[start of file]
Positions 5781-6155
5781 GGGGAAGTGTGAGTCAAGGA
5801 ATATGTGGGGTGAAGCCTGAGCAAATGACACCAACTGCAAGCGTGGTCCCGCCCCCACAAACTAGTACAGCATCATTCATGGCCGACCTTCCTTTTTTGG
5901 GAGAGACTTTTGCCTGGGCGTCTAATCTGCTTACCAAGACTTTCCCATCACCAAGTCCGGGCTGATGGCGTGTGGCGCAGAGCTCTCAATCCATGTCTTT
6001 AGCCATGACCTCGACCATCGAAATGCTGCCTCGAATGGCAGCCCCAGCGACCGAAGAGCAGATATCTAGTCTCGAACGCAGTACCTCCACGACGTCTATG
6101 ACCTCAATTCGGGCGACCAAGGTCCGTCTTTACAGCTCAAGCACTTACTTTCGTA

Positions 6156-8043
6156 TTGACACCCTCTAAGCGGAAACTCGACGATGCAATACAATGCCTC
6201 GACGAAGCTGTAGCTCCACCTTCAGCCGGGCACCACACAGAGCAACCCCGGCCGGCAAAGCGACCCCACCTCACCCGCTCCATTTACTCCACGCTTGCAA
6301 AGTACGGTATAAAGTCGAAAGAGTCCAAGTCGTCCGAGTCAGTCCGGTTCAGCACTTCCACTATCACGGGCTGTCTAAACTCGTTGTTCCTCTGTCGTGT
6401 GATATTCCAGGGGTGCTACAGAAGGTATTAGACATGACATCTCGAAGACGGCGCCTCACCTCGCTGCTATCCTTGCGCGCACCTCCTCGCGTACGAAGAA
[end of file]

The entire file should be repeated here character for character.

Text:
Positions 5781-6155
5781 GGGGAAGTGTGAGTCAAGGA
5801 ATATGTGGGGTGAAGCCTGAGCAAATGACACCAACTGCAAGCGTGGTCCCGCCCCCACAAACTAGTACAGCATCATTCATGGCCGACCTTCCTTTTTTGG
5901 GAGAGACTTTTGCCTGGGCGTCTAATCTGCTTACCAAGACTTTCCCATCACCAAGTCCGGGCTGATGGCGTGTGGCGCAGAGCTCTCAATCCATGTCTTT
6001 AGCCATGACCTCGACCATCGAAATGCTGCCTCGAATGGCAGCCCCAGCGACCGAAGAGCAGATATCTAGTCTCGAACGCAGTACCTCCACGACGTCTATG
6101 ACCTCAATTCGGGCGACCAAGGTCCGTCTTTACAGCTCAAGCACTTACTTTCGTA

Positions 6156-8043
6156 TTGACACCCTCTAAGCGGAAACTCGACGATGCAATACAATGCCTC
6201 GACGAAGCTGTAGCTCCACCTTCAGCCGGGCACCACACAGAGCAACCCCGGCCGGCAAAGCGACCCCACCTCACCCGCTCCATTTACTCCACGCTTGCAA
6301 AGTACGGTATAAAGTCGAAAGAGTCCAAGTCGTCCGAGTCAGTCCGGTTCAGCACTTCCACTATCACGGGCTGTCTAAACTCGTTGTTCCTCTGTCGTGT
6401 GATATTCCAGGGGTGCTACAGAAGGTATTAGACATGACATCTCGAAGACGGCGCCTCACCTCGCTGCTATCCTTGCGCGCACCTCCTCGCGTACGAAGAA